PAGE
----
While researching for a recent article, I came across a banner ad for a recently introduced ETF with an interesting proposition. The EGShares Emerging Markets Consumer ETF (NYSE: ECON ) debuted about a year ago and focuses solely on consumer goods and services companies in emerging markets. By focusing on just one sector, it isn't very well-diversified, and even within the sector, it only owns 30 companies. So how could this fund be better than other emerging markets offerings?
The state of things
To get a sense of context, you have to first look at other emerging markets ETFs. Most of them are basically the same, tracking the MSCI Emerging Markets Index and differing only in their tracking error and management fees. One of the oldest and most popular of these is the iShares MSCI Emerging Markets Index Fund. Like most market capitalization-weighted indexes these days, financials are the most represented sector, making up 23% of the fund. Meanwhile, energy and materials stocks make up a combined 28% of the fund.
The emerging middle class -- the core of almost every emerging markets thesis -- will surely consume more raw materials and need more sophisticated banking. But it is ridiculous to think that half of the growth out of emerging markets is going to come from things like banking, steel mining, and oil drilling. The iShares fund only has about 16% invested in consumer discretionary and consumer staples stocks. As these consumers get richer, they will surely spend more on higher-quality food and clothing than on banking.
Furthermore, the top stocks in the index are unlikely to generate much growth. South Korea and Taiwan come in second and fourth place for country representation, respectively, but they are far more developed than India (sixth) or Mexico (eighth), and thus aren't likely to have as much rapid growth ahead of them.
Further clouding the usefulness of the index is that some of the top holdings are companies heavily subsidized or even owned and controlled by the government, like China Mobile (NYSE: CHL ) , and even Petrobras (NYSE: PBR ) , whose common and preferred shares both occupy spots in the iShares ETF's top 10.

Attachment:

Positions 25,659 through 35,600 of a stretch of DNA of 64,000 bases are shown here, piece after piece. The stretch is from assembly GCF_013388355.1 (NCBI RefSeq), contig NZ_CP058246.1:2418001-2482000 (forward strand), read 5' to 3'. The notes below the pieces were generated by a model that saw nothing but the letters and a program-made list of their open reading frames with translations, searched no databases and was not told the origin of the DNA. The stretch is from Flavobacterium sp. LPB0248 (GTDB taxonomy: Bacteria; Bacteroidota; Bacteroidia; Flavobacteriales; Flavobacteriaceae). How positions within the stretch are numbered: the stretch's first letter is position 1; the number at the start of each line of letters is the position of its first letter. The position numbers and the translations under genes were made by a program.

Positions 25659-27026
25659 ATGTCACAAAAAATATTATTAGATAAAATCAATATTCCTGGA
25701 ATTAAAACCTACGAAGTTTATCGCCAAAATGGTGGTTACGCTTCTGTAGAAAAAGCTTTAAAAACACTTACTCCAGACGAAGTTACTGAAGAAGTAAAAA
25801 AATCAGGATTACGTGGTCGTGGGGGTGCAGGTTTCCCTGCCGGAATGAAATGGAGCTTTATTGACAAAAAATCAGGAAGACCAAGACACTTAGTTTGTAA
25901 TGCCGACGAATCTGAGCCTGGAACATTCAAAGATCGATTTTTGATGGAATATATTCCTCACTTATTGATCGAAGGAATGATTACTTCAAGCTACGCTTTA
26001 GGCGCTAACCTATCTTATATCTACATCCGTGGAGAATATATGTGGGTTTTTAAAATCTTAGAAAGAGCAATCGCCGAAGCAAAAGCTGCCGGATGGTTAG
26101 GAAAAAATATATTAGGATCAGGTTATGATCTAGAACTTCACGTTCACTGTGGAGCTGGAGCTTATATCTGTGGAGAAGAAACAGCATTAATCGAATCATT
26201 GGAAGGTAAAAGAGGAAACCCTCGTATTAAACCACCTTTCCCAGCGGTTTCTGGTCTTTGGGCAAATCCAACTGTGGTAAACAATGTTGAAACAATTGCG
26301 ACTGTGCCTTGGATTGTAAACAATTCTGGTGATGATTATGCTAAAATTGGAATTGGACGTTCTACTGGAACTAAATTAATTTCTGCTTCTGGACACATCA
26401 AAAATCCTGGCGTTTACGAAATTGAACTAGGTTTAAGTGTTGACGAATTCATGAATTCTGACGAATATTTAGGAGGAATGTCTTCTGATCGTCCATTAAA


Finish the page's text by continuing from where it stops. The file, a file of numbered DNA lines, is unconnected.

Zeroing in on the action
The EGShares fund is different. It tracks the Dow Jones Emerging Markets Consumer Titans Index, which is still market-cap-weighted, so it's still biased toward large companies. But because it's only 30 stocks, even the smallest holding is fairly significant. Here's a sampling of the holdings with their industries and weightings.
|Ambev (NYSE: ABV )||Brazil||Beverages||10.7%|
|New Oriental Education Technology Group (NYSE: EDU )||China||Educational services||1.7%|
|Ctrip.com (Nasdaq: CTRP )||China||Travel||2.3%|
|Femsa (NYSE: FMX )||Mexico||Beverages||5.4%|
|Naspers Limited||South Africa||Media||5.0%|
Source: Emerging Global Advisors.
You aren't likely to have heard of many of them, and that's a good thing. Emerging markets consumers tend to be less aware of global companies and have more brand loyalty toward local ones.
But there is something to be said for the use of international brands as status symbols, and not all of these companies exclusively produce local brands the rest of the world has never heard of. Astra International, for instance, holds the exclusive Indonesian distribution rights to automotive brands such as Toyota and BMW. Ambev sells its own portfolio of local South American beers, but also sells the well-known brands of its parent company Anheuser-Busch InBev.
You'll also notice that not all of these companies are selling tangible products. New Oriental offers English language training and prep courses for tests like the SAT and GRE, a vital service in a country like China where education is highly valued and highly competitive.
The Foolish bottom line
It's no wonder that many of the companies in this fund are also active recommendations from various Fool services. These are companies that stand to directly benefit from a growing middle class in emerging markets, and now there's a way to access them without also having to make a huge bet on commodities or murky financial companies.